Skip Navigation

Frame by Frame

Archive for the ‘Film Theory’ Category

Forgotten African American Women of Early Hollywood

Thursday, July 20th, 2017

Here’s a really important new exhibition at the California African American Museum; above, Iris Hall as Eve Mason in The Symbol of the Unconquered (1920), directed by Oscar Micheaux.

As the notes for exhibition outline, “curated by Tyree Boyd-Pates, History Curator and Program Manager, CAAM, and the Tyree Boyd-Pates, Center Stage [is] an exhibition that considers pioneering African American filmmakers and production companies in the early 20th century that provided African American women the opportunity to participate in front of, and behind, the camera. They challenged disparaging portrayals of black women in Hollywood, and instead conveyed their wit, intelligence, and talent for largely black audiences to admire and emulate. The exhibition runs from June 28 to October 15, 2017.

Produced for American audiences between 1910 and 1950, these motion pictures were commonly called race films. CAAM will screen several rarely seen examples, including Oscar Micheaux‘s Within Our Gates (1920) and The Symbol of the Unconquered (1920), extant clips from Lincoln Picture Company’s The Symbol of the Unconquered (1921, dir. Harry Grant), The Scar of Shame (1929), The Scar of Shame (1941, dir. Spencer Williams), and others. Each film features women protagonists and captures the spirit of entrepreneurship and African American upliftment characteristic of race films from this era.”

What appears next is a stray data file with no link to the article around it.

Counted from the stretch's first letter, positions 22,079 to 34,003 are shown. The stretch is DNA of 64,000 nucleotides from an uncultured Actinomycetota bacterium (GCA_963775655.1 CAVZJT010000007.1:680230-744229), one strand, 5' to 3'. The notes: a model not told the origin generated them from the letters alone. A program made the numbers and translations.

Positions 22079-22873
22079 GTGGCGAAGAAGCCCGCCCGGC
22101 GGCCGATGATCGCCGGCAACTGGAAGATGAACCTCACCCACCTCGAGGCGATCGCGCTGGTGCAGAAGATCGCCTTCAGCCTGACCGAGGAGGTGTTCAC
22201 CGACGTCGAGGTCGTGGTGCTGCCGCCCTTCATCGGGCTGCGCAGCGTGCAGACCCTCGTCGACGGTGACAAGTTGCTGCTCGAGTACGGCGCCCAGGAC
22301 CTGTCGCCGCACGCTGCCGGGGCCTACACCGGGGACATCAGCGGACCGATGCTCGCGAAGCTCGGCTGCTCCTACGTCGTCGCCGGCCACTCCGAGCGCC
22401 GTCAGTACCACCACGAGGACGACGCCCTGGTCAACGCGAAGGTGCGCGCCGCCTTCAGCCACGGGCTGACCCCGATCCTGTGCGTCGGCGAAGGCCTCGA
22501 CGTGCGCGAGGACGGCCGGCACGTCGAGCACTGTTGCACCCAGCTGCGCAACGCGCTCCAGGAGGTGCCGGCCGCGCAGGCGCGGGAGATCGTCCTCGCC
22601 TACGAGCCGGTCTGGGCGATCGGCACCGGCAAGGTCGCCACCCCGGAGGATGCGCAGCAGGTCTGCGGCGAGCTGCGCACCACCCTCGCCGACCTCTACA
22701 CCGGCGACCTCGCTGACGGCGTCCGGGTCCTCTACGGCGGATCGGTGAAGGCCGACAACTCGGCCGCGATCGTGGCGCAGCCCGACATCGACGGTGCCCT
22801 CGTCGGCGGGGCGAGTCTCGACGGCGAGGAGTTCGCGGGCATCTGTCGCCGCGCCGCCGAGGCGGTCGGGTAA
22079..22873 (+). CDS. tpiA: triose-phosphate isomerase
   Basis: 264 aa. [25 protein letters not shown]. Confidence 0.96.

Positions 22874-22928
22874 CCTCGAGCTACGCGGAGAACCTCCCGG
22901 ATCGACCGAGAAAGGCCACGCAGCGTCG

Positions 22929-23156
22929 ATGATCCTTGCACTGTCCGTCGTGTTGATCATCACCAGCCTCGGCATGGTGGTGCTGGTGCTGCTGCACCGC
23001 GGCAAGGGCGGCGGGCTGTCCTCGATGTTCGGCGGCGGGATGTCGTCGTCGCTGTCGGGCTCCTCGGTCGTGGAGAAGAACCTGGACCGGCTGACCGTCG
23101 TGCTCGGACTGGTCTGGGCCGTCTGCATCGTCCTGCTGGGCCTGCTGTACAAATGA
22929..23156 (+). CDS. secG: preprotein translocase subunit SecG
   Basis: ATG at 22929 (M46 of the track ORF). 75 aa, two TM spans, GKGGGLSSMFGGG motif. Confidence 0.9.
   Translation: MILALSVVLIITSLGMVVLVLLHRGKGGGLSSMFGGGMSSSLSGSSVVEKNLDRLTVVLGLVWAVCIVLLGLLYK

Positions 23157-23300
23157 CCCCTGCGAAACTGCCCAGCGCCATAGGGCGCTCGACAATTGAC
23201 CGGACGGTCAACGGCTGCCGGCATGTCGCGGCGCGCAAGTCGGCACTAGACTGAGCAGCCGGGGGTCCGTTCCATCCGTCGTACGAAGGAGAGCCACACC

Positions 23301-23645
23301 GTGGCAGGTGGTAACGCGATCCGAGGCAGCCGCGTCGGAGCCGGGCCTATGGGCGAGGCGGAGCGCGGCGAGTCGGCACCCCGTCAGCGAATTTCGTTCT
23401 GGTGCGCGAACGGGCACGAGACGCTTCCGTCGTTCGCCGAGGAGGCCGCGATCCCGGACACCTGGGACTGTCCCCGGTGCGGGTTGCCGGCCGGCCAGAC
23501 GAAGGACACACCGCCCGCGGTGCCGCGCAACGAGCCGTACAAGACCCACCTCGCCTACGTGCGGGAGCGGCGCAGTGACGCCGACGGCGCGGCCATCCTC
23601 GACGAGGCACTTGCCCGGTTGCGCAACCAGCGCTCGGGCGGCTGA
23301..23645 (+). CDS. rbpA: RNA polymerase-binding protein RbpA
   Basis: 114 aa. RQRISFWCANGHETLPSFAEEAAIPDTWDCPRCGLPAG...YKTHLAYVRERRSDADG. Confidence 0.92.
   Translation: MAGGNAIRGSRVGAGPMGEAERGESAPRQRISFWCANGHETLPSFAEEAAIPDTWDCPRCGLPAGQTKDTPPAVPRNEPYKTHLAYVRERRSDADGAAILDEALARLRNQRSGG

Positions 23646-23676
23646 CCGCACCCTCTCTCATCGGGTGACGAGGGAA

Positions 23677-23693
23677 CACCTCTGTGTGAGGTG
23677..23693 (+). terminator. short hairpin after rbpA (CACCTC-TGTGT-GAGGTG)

As Nadra Nittle adds in an article on the series on the KCET website, “Hollywood has long had a problem with representation and diversity, especially concerning anyone female and nonwhite. In the first half of the 20th century, black women were largely relegated to playing mammy and Jezebel roles. D.W. Griffith’s 1915 Birth of a Nation even depicted African Americans as rapists and imbeciles, leading to a resurgence of the Ku Klux Klan.

The black woman’s unfortunate standing in Hollywood history is why the California African American Museum’s “Center Stage: African American Women in Silent Race Films,” which runs until October 15, is so significant. It reveals how as early as 100 years ago, independent black filmmakers presented complex portrayals of women of color that major studios never fathomed. These silent gems depict black women exploring their religious faith, fighting for the rights of African Americans and in loving relationships. They underscore how even today Hollywood has much ground to cover in its depiction of black women.”

I have been running these films in my classes for years, way back in the 1970s in the 16mm era, when they were first made available in prints from the original 35mm negatives. But with the passing of time, it seems that people forget, and new generations need to be reminded, of the immense value of these works – films, directors, and actors who made an enormous and indelible contribution to the history of the cinema. Not only are these films an essential part of cinema history; they offer an effective antidote to the evils of D.W. Griffith’s ultra-racist Birth of A Nation, which is still being widely screened while these far superior films are neglected. It’s time to change that – forever.

This is an amazing chance to see these key works; don’t miss it if you’re in Los Angeles.

New Article – “Synthetic Cinema” in QRFV

Friday, July 7th, 2017

I have a new article out today on the rise of “synthetic” cinema in QRFV.

Above, Mark Ruffalo in what he all too accurately terms the “man cancelling suit” for his role as The Hulk in yet another Marvel comic book movie; this is just the sort of thing I’m talking about in this article – films that are so far removed from the real that there’s no human agency left in them.